Women’s History Month (March) is a time to celebrate the accomplishments of women who moved mountains throughout history. It should come as no surprise that many celebrated, forward-thinking feminist icons have refused to eat animals.
That’s because women win when we stand against the oppression and exploitation of all animals—from humans to the countless other individuals who are slaughtered by the food industry every single day. When we oppose violence and supremacy in all its forms—such as debeaking, dehorning, and castrating animals (sometimes without painkillers)—and defend the rights of slaughterhouse workers, we inspire compassion and empathy in others.
This Women’s History Month, celebrate these five iconic women who are just some of the inspiring feminist figures who have spoken up for animals:
Cicely Tyson (December 19, 1924–January 28, 2021)
Award-winning actor Cicely Tyson made a name for herself in the film and television industry by delivering memorable performances for more than 70 years. In addition to collecting several accolades for breaking down barriers in Hollywood—as the first Black actor to star in a primetime drama, the first Black woman to win an Emmy Award in a leading role in a television movie, and the first Black woman to receive an honorary Oscar—Tyson was a dedicated vegetarian. This Presidential Medal of Freedom recipient credited her long-term health to being vegetarian in an interview, saying, “If you have a Rolls-Royce and you pull up to a gasoline station, you don’t put crud in it. You put the most expensive oil and gas in your car. You want it to be treated well in order for it to serve you well. We should start thinking that about this body of ours.”
Gloria Steinem at a women’s conference held at the LBJ Library on Nov. 9, 1975.
LBJ Library photo by Frank WolfeIf you’ve heard the term “second-wave feminism”—the push against gender discrimination from the 1960s to the 1980s—you’ve probably heard the name Gloria Steinem. A journalist, a writer, a passionate activist, and a National Women’s Hall of Fame inductee, she was a leader of the feminist movement in the late ’60s who inspired young women everywhere to be outspoken against injustice. In addition to her advocacy for a wide range of women’s issues, from underprivileged girls to the depiction of women in the media, Steinem—a vegetarian for several years—has spoken up about animal issues as well, joining with PETA to call out the National Institutes of Health for putting women’s health at risk by funding cruel, useless experiments on animals:
I am adding my voice to others calling for an end to these and other cruel and useless experiments—on behalf of the animals who are being pointlessly made to suffer and die, on behalf of women whose health concerns are starved for funds, and on behalf of taxpayers who are being defrauded.
Educator, grassroots organizer, and prominent prison abolitionist Angela Davis has done much to further racial, economic, and gender justice. Her long-term work focuses heavily on dismantling the “prison industrial complex”—a term she helped popularize with her collection of essays about the systemic oppression of women and people of color in the prison system.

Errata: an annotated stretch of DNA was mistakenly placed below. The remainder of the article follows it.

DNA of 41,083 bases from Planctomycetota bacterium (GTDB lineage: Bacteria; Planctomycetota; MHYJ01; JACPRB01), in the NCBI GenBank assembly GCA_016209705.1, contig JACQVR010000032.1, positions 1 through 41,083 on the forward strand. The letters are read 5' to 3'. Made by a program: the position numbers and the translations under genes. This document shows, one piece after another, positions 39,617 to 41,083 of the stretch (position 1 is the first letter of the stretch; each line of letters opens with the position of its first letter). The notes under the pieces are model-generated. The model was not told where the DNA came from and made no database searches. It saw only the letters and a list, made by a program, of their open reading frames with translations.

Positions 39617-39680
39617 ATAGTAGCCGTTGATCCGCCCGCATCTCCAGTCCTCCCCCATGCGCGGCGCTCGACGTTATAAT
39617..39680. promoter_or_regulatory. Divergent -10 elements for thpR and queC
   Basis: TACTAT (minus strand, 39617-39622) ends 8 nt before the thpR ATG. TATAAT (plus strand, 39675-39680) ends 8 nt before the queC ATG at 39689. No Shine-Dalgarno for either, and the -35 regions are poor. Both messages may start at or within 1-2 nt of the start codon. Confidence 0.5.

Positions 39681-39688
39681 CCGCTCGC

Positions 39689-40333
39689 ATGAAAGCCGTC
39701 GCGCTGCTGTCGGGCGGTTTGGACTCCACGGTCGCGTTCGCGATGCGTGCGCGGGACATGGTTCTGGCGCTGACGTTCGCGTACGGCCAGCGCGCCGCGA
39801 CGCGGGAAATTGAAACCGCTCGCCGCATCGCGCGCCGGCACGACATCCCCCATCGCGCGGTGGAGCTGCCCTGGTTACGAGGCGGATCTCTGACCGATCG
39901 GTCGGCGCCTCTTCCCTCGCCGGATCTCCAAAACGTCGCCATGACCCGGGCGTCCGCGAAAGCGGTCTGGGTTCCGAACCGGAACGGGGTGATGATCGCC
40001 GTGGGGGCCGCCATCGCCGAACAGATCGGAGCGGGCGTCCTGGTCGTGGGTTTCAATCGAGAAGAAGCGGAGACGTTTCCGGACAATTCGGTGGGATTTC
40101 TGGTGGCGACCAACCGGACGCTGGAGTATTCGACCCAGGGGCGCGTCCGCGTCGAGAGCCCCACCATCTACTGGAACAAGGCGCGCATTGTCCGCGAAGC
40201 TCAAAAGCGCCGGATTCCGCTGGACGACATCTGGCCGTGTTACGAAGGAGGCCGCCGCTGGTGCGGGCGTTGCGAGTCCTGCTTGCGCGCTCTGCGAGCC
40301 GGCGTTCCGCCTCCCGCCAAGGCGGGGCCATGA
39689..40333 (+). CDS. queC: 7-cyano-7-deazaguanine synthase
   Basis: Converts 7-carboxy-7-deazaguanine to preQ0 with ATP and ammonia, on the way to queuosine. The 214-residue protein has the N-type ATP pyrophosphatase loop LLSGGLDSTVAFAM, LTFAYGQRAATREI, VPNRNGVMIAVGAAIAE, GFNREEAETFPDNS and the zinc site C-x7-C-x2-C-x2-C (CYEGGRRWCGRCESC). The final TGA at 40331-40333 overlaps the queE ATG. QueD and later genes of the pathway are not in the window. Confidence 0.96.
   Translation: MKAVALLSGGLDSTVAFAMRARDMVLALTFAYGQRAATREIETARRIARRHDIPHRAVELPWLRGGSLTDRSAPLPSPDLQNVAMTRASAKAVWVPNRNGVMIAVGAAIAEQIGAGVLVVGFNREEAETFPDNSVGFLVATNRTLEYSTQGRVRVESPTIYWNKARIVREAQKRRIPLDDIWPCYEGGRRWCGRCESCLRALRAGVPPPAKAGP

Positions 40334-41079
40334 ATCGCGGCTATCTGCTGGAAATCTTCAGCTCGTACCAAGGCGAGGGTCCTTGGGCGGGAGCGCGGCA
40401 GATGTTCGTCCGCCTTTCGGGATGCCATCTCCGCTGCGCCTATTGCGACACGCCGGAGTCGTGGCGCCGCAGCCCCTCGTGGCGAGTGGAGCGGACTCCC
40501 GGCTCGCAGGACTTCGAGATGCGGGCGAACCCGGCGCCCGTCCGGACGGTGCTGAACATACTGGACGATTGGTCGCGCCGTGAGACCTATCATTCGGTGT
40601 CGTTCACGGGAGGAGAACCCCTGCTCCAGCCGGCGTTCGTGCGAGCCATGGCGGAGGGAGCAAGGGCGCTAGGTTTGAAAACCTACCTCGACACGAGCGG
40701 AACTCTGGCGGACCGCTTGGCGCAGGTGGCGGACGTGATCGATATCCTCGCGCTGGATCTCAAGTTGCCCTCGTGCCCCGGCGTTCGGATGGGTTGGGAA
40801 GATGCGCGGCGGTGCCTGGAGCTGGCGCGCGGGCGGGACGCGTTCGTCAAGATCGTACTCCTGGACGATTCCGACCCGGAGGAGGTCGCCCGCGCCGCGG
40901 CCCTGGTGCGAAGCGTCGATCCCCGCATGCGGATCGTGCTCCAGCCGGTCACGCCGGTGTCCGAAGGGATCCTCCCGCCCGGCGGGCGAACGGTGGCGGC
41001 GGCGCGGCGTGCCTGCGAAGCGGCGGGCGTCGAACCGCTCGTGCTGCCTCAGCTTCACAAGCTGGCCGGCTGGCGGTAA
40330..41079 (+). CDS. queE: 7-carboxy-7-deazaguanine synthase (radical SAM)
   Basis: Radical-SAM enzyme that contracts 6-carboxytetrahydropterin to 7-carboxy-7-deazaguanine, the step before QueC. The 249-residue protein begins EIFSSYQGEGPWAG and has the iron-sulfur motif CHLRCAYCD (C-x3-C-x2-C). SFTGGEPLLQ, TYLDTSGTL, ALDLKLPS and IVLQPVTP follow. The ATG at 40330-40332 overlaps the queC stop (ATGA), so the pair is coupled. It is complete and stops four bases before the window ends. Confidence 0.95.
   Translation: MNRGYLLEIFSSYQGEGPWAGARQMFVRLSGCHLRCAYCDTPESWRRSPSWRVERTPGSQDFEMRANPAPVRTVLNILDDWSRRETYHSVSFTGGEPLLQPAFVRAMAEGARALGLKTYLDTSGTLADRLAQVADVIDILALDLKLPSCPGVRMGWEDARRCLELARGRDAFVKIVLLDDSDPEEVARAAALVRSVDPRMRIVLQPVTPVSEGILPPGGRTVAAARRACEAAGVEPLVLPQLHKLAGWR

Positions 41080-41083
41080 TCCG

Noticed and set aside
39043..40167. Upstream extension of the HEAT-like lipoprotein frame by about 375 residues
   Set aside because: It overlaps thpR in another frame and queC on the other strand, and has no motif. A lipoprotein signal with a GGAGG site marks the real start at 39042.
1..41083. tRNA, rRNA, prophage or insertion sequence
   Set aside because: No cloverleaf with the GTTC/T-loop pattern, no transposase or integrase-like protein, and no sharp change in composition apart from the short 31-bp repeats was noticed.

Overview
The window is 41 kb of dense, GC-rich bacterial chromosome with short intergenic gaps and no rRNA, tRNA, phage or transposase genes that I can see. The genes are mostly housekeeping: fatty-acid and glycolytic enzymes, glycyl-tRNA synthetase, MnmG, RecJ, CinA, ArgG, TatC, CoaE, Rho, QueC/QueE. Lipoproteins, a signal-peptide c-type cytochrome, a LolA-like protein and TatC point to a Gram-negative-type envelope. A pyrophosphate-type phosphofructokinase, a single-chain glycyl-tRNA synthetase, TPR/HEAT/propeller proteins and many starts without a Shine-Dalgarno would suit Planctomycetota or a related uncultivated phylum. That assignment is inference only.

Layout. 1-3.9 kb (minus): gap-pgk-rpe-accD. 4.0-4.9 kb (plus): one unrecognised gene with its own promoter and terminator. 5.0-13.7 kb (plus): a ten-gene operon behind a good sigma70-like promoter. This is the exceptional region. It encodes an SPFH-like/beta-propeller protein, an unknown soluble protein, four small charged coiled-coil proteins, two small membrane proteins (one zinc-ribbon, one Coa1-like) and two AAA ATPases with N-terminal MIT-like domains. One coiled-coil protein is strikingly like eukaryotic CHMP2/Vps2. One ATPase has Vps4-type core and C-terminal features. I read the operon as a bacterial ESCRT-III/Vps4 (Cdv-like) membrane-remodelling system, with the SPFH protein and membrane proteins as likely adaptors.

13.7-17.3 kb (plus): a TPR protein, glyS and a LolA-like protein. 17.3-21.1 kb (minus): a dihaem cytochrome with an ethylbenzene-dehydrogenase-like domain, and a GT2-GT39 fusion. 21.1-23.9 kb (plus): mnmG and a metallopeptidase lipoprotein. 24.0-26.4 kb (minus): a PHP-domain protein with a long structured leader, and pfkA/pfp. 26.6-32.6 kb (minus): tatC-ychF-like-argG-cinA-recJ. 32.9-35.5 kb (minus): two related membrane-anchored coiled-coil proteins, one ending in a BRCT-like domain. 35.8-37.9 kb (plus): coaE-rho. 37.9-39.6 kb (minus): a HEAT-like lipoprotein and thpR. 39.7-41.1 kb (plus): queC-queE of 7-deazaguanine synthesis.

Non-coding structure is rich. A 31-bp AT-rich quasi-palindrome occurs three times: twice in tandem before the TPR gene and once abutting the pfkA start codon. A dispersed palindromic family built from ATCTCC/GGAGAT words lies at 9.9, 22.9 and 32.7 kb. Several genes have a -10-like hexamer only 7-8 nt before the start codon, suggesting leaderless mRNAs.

As a vegan, Davis has encouraged others to examine the link between cruelty to humans and cruelty to other animals. In one interview, she said, “I think there is a connection between … the way we treat animals and the way we treat people who are at the bottom of the hierarchy. Look at the ways in which people who commit such violence on other human beings have often learned how to enjoy that by enacting violence on animals.”
Coretta Scott King
Coretta Scott King was a central figure in the American civil rights movement, and many consider her one of the most influential women leaders in history. She devoted years of her life to issues involving social, racial, gender, economic, and environmental justice. Following the death of her husband, the renowned Dr. Martin Luther King Jr., she added animal rights to the list by going vegan. Both she and her son Dexter Scott King believed empathy toward animals was a logical extension of Dr. King’s philosophy of nonviolence.
Dolores Huerta’s major role in leading successful strikes, negotiating better contracts for workers, securing better working conditions, fighting for unemployment and healthcare benefits, and helping to establish unions in the face of gender and ethnic bias is why she is recognized as one of the most influential labor activists of the 20th century. Her steadfast devotion to labor organizing and fervent participation in the Chicano civil rights movement were lauded by many, and she received the Eleanor Roosevelt Human Rights Award in 1998 and the Presidential Medal of Freedom in 2012. Huerta is also an uplifting vegetarian role model.
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